Yesterday afternoon, Lovely Husband sent me out for a walk. Usually, any exercise I get happens after dark, so I took my time and looked around for a change. It was that time before twilight, where the sun is still up but the world is cast into shade; this meant that lights were on in people’s windows but their curtains weren’t yet drawn. This meant that I could spy on the lives within. In one window, a father tried to fold laundry in piles on a bed, while his toddler jumped on them and messed them up again. In another, a couple ate dinner, both looking at their phones.
I’m lucky to live in a pretty little village, which was made commutable a few years ago by way of a huge infrastructure project, but still retains a rural flavour. My walk takes me past large stone houses with rolling lawns and deep driveways, interspersed with pretty little weatherboard cottages and white picket fences. It’s very easy, around here, to feel as if every occupant of these houses has a charming, picture-perfect life.
I like to pretend I’m in an Austen novel, wandering these roads; perhaps I’m Elizabeth, walking across the countryside to Netherfield Park. When I read about her being mocked for being a great walker, I get a flash of envy: lucky Elizabeth, having the free time to be able to just walk across the countryside when she wants to, without worrying if she’ll be late or the twenty other things she should be doing with that time. I tend to ignore the fact that she was also poor and unmarried in a time when women couldn’t own property, vote, or enjoy central heating. Because it’s easier to focus on the things you wish you had than the things you are lucky to have.
Looking in those windows made me remember that it’s never true. Even if we don’t have toxic secrets bubbling under the surface, or dramatic dysfunction, chances are that we have a niggling sense of disquiet that our lives aren’t as impressive as they should be, or we settled for the wrong partner, or we’re just plain fed up sometimes. You can’t see those things from a snapshot inside a window, of course, either; perhaps that harassed father spent the day throwing his small child up in the sun-bathed air, both of them laughing with glee, and perhaps that couple were reading out titbits from their friends and settling into the sort of cosy gossip session that is one of the best things about being married.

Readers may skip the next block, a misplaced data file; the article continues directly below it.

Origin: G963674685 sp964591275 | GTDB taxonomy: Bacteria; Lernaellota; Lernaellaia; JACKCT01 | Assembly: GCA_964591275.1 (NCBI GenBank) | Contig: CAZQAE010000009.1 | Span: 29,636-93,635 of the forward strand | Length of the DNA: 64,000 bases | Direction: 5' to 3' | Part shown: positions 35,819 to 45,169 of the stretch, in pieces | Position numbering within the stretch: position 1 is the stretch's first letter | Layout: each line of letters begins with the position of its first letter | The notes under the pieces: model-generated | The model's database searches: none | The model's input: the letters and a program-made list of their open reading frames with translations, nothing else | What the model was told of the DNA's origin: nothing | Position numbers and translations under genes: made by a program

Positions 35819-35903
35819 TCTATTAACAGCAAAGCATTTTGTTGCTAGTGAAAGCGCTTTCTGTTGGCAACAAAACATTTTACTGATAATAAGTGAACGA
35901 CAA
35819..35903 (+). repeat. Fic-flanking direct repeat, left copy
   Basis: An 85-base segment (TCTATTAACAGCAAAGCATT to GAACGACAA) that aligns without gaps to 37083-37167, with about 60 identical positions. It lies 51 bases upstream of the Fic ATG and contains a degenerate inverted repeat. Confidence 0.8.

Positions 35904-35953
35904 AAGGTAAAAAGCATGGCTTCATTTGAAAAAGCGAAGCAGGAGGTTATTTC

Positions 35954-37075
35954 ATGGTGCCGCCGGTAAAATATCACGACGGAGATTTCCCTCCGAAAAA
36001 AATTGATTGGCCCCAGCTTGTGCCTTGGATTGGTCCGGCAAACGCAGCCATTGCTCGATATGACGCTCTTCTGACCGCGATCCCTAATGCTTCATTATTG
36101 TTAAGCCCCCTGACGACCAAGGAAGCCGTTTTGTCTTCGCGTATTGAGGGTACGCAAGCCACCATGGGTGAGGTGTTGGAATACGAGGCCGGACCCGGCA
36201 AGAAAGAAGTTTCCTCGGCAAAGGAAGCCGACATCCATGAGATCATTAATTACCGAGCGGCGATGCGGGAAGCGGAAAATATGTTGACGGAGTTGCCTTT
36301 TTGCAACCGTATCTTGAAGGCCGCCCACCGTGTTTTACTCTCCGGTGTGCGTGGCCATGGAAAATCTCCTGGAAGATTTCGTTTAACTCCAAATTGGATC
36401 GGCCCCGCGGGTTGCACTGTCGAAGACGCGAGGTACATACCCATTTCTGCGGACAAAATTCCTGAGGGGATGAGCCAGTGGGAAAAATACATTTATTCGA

Because that’s the thing about the line ‘don’t compare your insides with another person’s outsides’. It’s not the contrast between the inside and the outside that’s at issue, really. It’s the comparing. If you think about that line, it suggests that if only you knew the truth of someone else’s insides, you’d realise that they had their demons and their issues too, and feel better about yourself. But that’s quite ugly, really. It shouldn’t take someone else being unhappy, or insecure, to feel alright yourself. If everyone in my picturesque little village has a picturesque life filled with country rambles, organic fruit salads and love as radiant as summer sun, that’s got to be a good thing. And if it leaves you feeling left in the shadows, it doesn’t mean that you should remember the darkness in their lives. It just means you need to step into the light of your own.